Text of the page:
christie workshop presentation

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Information about christie workshop presentation

Published on January 3, 2008

Author: Garrick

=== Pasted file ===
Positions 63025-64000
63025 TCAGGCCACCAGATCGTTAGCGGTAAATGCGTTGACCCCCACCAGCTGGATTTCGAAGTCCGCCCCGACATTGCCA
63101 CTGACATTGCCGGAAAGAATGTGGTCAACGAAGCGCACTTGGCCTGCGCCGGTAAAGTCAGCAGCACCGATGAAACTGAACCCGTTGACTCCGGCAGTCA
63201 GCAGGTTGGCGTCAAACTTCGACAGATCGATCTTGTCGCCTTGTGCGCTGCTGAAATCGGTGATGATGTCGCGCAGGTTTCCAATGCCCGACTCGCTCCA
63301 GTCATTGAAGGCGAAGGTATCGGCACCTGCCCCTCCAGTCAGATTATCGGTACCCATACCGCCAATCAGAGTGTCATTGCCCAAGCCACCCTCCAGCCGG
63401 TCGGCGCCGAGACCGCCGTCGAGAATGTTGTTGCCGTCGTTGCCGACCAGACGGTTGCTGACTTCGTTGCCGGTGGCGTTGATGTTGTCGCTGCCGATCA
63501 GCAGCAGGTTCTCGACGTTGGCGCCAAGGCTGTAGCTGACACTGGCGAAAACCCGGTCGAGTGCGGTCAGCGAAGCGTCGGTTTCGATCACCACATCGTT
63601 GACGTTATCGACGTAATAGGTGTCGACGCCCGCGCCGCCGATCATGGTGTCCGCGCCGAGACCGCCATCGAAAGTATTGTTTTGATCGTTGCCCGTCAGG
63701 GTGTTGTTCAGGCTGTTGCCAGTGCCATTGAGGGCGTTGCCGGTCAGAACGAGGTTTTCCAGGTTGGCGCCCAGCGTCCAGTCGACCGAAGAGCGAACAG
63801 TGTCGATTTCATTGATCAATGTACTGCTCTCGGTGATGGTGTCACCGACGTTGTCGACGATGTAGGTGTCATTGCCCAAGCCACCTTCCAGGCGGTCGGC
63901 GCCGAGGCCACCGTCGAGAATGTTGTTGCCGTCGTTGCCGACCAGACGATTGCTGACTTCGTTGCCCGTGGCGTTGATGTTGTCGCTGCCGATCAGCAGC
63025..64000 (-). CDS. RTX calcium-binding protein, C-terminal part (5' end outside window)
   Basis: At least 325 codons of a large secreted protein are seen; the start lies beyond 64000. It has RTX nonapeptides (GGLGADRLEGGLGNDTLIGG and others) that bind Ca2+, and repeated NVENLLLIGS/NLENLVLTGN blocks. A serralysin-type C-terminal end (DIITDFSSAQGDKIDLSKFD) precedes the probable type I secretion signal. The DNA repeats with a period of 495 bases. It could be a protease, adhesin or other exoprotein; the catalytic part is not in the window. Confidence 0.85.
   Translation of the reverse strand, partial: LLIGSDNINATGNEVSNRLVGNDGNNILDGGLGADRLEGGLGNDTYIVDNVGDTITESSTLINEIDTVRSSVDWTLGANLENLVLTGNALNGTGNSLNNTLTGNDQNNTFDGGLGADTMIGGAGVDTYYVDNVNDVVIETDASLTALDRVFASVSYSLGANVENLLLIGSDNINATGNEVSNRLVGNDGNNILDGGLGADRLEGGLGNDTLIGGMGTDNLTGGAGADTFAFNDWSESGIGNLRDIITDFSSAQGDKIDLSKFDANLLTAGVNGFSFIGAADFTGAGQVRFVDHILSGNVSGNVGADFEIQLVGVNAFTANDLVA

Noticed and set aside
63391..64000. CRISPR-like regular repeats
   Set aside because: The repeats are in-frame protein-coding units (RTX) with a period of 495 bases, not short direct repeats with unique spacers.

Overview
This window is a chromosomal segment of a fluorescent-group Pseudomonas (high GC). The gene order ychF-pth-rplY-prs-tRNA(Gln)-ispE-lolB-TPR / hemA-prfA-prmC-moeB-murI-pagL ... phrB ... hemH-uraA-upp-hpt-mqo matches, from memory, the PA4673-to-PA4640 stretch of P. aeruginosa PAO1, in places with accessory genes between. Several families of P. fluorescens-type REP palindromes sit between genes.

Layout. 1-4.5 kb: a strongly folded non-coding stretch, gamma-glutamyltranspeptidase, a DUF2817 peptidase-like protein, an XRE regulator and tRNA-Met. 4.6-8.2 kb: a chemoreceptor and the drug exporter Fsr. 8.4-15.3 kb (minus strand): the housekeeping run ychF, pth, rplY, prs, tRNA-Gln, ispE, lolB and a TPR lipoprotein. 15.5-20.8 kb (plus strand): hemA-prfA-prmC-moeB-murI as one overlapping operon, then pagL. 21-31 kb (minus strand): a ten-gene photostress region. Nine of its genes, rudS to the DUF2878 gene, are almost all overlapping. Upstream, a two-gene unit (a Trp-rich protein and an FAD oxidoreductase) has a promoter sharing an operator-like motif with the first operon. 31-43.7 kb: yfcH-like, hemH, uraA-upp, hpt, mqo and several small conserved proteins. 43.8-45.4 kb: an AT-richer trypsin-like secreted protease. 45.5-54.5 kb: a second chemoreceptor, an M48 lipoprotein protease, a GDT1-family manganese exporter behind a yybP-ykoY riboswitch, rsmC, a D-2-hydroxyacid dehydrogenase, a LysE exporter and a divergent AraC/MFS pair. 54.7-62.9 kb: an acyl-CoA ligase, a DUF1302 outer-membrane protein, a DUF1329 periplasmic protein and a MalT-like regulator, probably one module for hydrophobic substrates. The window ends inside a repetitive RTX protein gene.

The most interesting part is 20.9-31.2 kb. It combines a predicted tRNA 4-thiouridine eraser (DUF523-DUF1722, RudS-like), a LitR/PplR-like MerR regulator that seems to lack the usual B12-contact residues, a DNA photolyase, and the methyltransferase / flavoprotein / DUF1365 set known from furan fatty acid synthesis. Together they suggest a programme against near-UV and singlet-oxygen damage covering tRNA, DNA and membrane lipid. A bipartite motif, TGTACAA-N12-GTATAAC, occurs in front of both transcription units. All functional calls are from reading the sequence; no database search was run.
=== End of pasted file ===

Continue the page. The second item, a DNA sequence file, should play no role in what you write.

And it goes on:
NB Wetland Conservation Policy:  NB Wetland Conservation Policy Christie Clark UNB Graduate Candidate Introduction:  Introduction Status of Wetlands in Canada and New Brunswick Wetland Functions and Values Wetland Policy and Regulations Wetland Research Wetlands:  Wetlands Wetlands are the most productive of any natural ecosystem in Canada and among the most threatened habitats in the world due to drainage, pollution and urbanization. Wetland Characteristics:  Wetland Characteristics Wetlands are comprised of three characteristics: an area of land that is permanently or periodically saturated with water; hydric or wet soil vegetation that has adapted to water or saturated conditions. Five wetland classes: bog, fen, marsh, swamp, and shallow open water Wetland Conservation:  Wetland Conservation As guardian of this global ecological patrimony, Canada should be a leader in wetland protection. Instead losses are still occurring. At the landscape level, wetlands have often been considered places that needed to be transformed so that they would become useful. They were drained, filled-in or built around. Attitudes and interests in wetland conservation have changed over the past few decades, wetlands are seen as assets both within and outside of urban areas. Wetland Values and Functions:  Wetland Values and Functions Wetlands are typically the biological reservoirs in grassland, forested and arctic landscapes, and coastal areas, hosting and sustaining many of the country’s natural assets such as plants, birds, insects, and mammals. They also sustain the mainstay physical resources, such as water and soils. In an overarching capacity, the combined biophysical properties of wetlands are the life networks and homes for many wildlife species. Wetland Values & Functions:  Wetland Values & Functions support habitat for a wide range of species and provide for great aesthetic and educational opportunities. act as a natural sponge as they soak up rainwater and slowly release it to surrounding forests and aquifers that eventually feed our drinking wells. A wetland that is 1 hectare in size with 30 cm of water would hold approximately 3 million litres of water Replacing Lost Wetland Functions:  Replacing Lost Wetland Functions NB Wetlands:  NB Wetlands 25% of the world’s wetlands are found in Canada, 10% of which are located in the Eastern Provinces and covers 4% of NB’s land base. Of these 300,000 hectares, 97% are inland while the remaining 3% are coastal wetlands. New Brunswick has lost 65% of its coastal marshes due to residential or commercial purposes. NB Wetlands Conservation Policy:  NB Wetlands Conservation Policy The responsibility for managing and protecting wetlands in New Brunswick rests primarily with the Departments of Environment (DENV) and Natural Resources (DNR). DENV is responsible for the legislation that provides protection for wetlands, namely the Environmental Impact Assessment Regulation (EIA), Clean Environment Act and the Watercourse and Wetland Alteration Regulation (WAWA), Clean Water Act. NB Wetlands Conservation Policy:  NB Wetlands Conservation Policy To effectively manage and conserve wetlands, NB Provincial Government developed a Wetlands Conservation Policy. The Policy was approved in 2002 and has two main objectives: maintenance of wetland function; and stewardship, securement, education and awareness. POLICY STATEMENTS:  POLICY STATEMENTS The Government of New Brunswick will: Prevent the loss of Provincially Significant Wetland habitat and achieve the goal of no net loss of wetland function for all other wetlands. (Note: All coastal marshes are considered Provincially Significant under this policy, and will receive the highest degree of protection.); Promote and develop wetlands education and awareness programs and supporting materials; Promote stewardship and securement of wetlands through enhanced cooperation among local, municipal, provincial and federal governments and private sector stakeholders. Environmental Impact Assessment:  Environmental Impact Assessment The regulatory mechanisms for development review of the NB Wetland Conservation Policy is provided by the Environmental Impact Assessment Regulations (EIA). EIA is a process through which socio-economic and environmental impacts potentially resulting from a proposed project are identified and assessed. EIA is a planning tool which is used when a proponent (any individual, firm or government agency), proposes a project in New Brunswick that falls under Schedule A of the EIA registration document. Environmental Impact Assessment:  Environmental Impact Assessment The trigger for any project involving wetlands is (v) all enterprises, activities, projects, structures, works or programs affecting two hectares or more of bog, marsh, swamp or other wetland (the project must be registered under EIA). Once the project is registered it is reviewed by a technical committee who comments on any conditions or permits that may be required for the project to proceed Once the technical review committee completes its review the project is either determined, determined with conditions, or denied. A condition of a determined project affecting a 2 hectare or more wetland could involve the submission of a Compensation/Mitigation plan. Wetland Alteration Permit:  Wetland Alteration Permit The Department of the Environment administers the Watercourse and Wetland Alteration Regulation permit program. The basis of this regulation is that Wetlands throughout the Province (including coastal marshes) are considered watercourses and any person working within 30 metres of a 1 hectare wetland or greater is required to obtain a permit prior to any activities (i.e. vegetation clearing, soil excavation, construction or landscaping) Mitigation/Compensation:  Mitigation/Compensation Mitigation is a process for achieving wetland conservation through the application of alternatives, including: avoidance of impacts minimization of unavoidable impacts, and compensation (should be viewed as the last resort) Suggested compensatory mitigation ratios by mitigation type: (Mitigation ratios based on area of compensation required for each hectare of impacted wetland) Restoration 2:1 Enhancement 4:1 Creation 3:1 Preservation 10:1 combined with restoration, enhancement, or creation. NB Coastal Areas Policy:  NB Coastal Areas Policy The NB Wetland Policy is complemented by New Brunswick’s Coastal Areas Protection Policy (CAPP) This policy recognizes salt marshes as coastal features, and highly restricts development in salt marshes or within a 30-metre buffer. The CAPP prevents development by zoning coastal features and the areas around them, and so its successful implementation will require cooperation from municipalities. City of Fredericton:  City of Fredericton Very few wetlands remain within the City of Fredericton; therefore conservation is extremely important. We are very fortunate to have large wetlands in uptown Fredericton (Regent Bog and Corbett Brook headwaters) which aid in our city’s flood protection Graduate Research:  Graduate Research Evaluating the New Brunswick Wetland Conservation Policy Case studies within the City of Fredericton Comparative analysis of projects registered with DENV through the EIA or WAWA processes. How many approved, denied, avoided and what were the conditions A Request::  A Request: I would be interested in speaking with everyone and learning of your experiences while working with wetlands. If you would be interested in participating in a focus group or semi-structured interview please let me know. Slide22:  Questions and comments? Contact: Christie Clark 452.6106